Publications

Export 2 results:
Sort by: Author [ Title  (Desc)] Type Year
A B C D E F G H I J K L M N O P Q R S T U [V] W X Y Z   [Show ALL]
V
Benmarhnia, T, Deguen S, Kaufman JS, Smargiassi A.  2015.  Vulnerability to heat-related mortality a systematic review, meta-analysis, and meta-regression analysis. Epidemiology. 26:781-793.   10.1097/EDE.0000000000000375   AbstractWebsite

Background: Addressing vulnerability to heat-related mortality is a necessary step in the development of policies dictated by heat action plans. We aimed to provide a systematic assessment of the epidemiologic evidence regarding vulnerability to heat-related mortality.Methods: Studies assessing the association between high ambient temperature or heat waves and mortality among different subgroups and published between January 1980 and August 2014 were selected. Estimates of association for all the included subgroups were extracted. We assessed the presence of heterogeneous effects between subgroups conducting Cochran Q tests. We conducted random effect meta-analyses of ratios of relative risks (RRR) for high ambient temperature studies. We performed random effects meta-regression analyses to investigate factors associated with the magnitude of the RRR.Results: Sixty-one studies were included. Using the Cochran Q test, we consistently found evidence of vulnerability for the elderly ages >85 years. We found a pooled RRR of 0.99 (95% confidence interval [CI] = 0.97, 1.01) for male sex, 1.02 (95% CI = 1.01, 1.03) for age >65 years, 1.04 (95% CI = 1.02, 1.07) for ages >75 years, 1.03 (95% CI = 1.01, 1.05) for low individual socioeconomic status (SES), and 1.01 (95% CI = 0.99, 1.02) for low ecologic SES.Conclusions: We found strongest evidence of heat-related vulnerability for the elderly ages >65 and >75 years and low SES groups (at the individual level). Studies are needed to clarify if other subgroups (e.g., children, people living alone) are also vulnerable to heat to inform public health programs.

Benmarhnia, T, Sottile MF, Plante C, Brand A, Casati B, Fournier M, Smargiassi A.  2014.  Variability in Temperature-Related Mortality Projections under Climate Change. Environmental Health Perspectives. 122:1293-1298.   10.1289/ehp.1306954   AbstractWebsite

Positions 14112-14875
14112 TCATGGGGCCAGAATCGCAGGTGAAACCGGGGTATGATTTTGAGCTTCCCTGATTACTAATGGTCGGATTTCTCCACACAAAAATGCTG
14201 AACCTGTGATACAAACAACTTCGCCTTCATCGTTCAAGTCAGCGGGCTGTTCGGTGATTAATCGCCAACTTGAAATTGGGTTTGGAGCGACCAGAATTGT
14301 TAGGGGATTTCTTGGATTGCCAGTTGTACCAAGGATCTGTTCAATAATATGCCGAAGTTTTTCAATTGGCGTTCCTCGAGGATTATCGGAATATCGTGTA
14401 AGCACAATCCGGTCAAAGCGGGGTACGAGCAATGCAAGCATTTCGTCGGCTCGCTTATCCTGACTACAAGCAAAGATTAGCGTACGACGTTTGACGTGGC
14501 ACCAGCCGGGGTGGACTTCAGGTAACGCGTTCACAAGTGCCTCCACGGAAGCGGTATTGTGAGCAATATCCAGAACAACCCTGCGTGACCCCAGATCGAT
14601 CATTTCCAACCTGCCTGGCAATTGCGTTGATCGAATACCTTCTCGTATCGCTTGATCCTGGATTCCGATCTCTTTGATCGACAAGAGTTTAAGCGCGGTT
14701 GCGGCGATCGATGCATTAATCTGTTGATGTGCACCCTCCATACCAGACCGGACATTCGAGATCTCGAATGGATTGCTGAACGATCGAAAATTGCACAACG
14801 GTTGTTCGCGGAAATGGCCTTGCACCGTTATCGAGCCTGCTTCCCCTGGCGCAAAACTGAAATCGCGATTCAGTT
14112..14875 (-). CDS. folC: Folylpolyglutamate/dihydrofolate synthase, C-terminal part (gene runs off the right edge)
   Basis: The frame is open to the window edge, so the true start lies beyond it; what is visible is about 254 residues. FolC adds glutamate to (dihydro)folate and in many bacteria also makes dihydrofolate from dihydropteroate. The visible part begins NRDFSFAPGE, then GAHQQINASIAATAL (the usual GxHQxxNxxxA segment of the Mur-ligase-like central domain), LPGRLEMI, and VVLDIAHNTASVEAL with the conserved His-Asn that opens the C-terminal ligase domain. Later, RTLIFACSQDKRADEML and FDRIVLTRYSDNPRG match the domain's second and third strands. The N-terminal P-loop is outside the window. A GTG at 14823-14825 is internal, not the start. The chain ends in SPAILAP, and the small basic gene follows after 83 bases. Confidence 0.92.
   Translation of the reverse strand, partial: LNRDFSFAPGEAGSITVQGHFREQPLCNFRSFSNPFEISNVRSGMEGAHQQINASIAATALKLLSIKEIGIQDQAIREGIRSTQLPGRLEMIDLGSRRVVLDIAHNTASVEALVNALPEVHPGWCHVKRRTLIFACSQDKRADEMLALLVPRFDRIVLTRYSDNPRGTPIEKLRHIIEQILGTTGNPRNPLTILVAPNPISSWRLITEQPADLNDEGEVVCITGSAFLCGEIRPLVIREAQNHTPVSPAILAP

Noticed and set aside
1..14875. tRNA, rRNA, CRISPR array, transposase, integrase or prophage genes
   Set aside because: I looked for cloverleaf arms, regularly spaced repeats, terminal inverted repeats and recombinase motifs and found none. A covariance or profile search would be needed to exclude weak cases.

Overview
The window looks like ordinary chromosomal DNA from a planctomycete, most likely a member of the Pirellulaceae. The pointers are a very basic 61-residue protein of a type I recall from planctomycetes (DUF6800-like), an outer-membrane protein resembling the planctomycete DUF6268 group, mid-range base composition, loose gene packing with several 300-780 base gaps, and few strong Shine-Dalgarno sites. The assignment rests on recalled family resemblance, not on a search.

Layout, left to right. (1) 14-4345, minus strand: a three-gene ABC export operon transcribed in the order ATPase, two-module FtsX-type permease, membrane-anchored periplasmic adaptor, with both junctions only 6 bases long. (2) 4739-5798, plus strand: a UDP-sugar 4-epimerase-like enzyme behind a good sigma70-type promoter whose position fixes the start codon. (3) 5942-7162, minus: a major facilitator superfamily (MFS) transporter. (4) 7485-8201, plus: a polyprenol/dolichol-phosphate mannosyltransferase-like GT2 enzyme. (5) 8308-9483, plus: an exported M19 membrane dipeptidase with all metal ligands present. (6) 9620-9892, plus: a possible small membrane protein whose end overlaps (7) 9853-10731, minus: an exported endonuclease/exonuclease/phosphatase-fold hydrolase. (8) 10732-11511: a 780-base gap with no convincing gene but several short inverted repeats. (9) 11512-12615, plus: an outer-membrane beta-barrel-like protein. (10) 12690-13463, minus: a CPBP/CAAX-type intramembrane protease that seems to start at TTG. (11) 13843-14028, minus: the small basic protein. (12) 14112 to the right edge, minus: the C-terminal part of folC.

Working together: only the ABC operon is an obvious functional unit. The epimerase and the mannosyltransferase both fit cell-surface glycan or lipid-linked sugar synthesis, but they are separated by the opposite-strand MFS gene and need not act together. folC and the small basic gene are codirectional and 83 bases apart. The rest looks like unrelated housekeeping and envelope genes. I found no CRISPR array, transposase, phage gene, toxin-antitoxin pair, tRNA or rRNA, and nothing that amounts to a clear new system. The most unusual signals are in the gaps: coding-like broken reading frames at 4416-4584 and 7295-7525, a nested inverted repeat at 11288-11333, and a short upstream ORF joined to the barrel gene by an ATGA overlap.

Background: Most studies that have assessed impacts on mortality of future temperature increases have relied on a small number of simulations and have not addressed the variability and sources of uncertainty in their mortality projections.Objectives: We assessed the variability of temperature projections and dependent future mortality distributions, using a large panel of temperature simulations based on different climate models and emission scenarios.Methods: We used historical data from 1990 through 2007 for Montreal, Quebec, Canada, and Poisson regression models to estimate relative risks (RR) for daily nonaccidental mortality in association with three different daily temperature metrics (mean, minimum, and maximum temperature) during June through August. To estimate future numbers of deaths attributable to ambient temperatures and the uncertainty of the estimates, we used 32 different simulations of daily temperatures for June-August 2020-2037 derived from three global climate models (GCMs) and a Canadian regional climate model with three sets of RRs (one based on the observed historical data, and two on bootstrap samples that generated the 95% CI of the attributable number (AN) of deaths). We then used analysis of covariance to evaluate the influence of the simulation, the projected year, and the sets of RRs used to derive the attributable numbers of deaths.Results: We found that < 1% of the variability in the distributions of simulated temperature for June-August of 2020-2037 was explained by differences among the simulations. Estimated ANs for 2020-2037 ranged from 34 to 174 per summer (i.e., June-August). Most of the variability in mortality projections (38%) was related to the temperature-mortality RR used to estimate the ANs.Conclusions: The choice of the RR estimate for the association between temperature and mortality may be important to reduce uncertainty in mortality projections.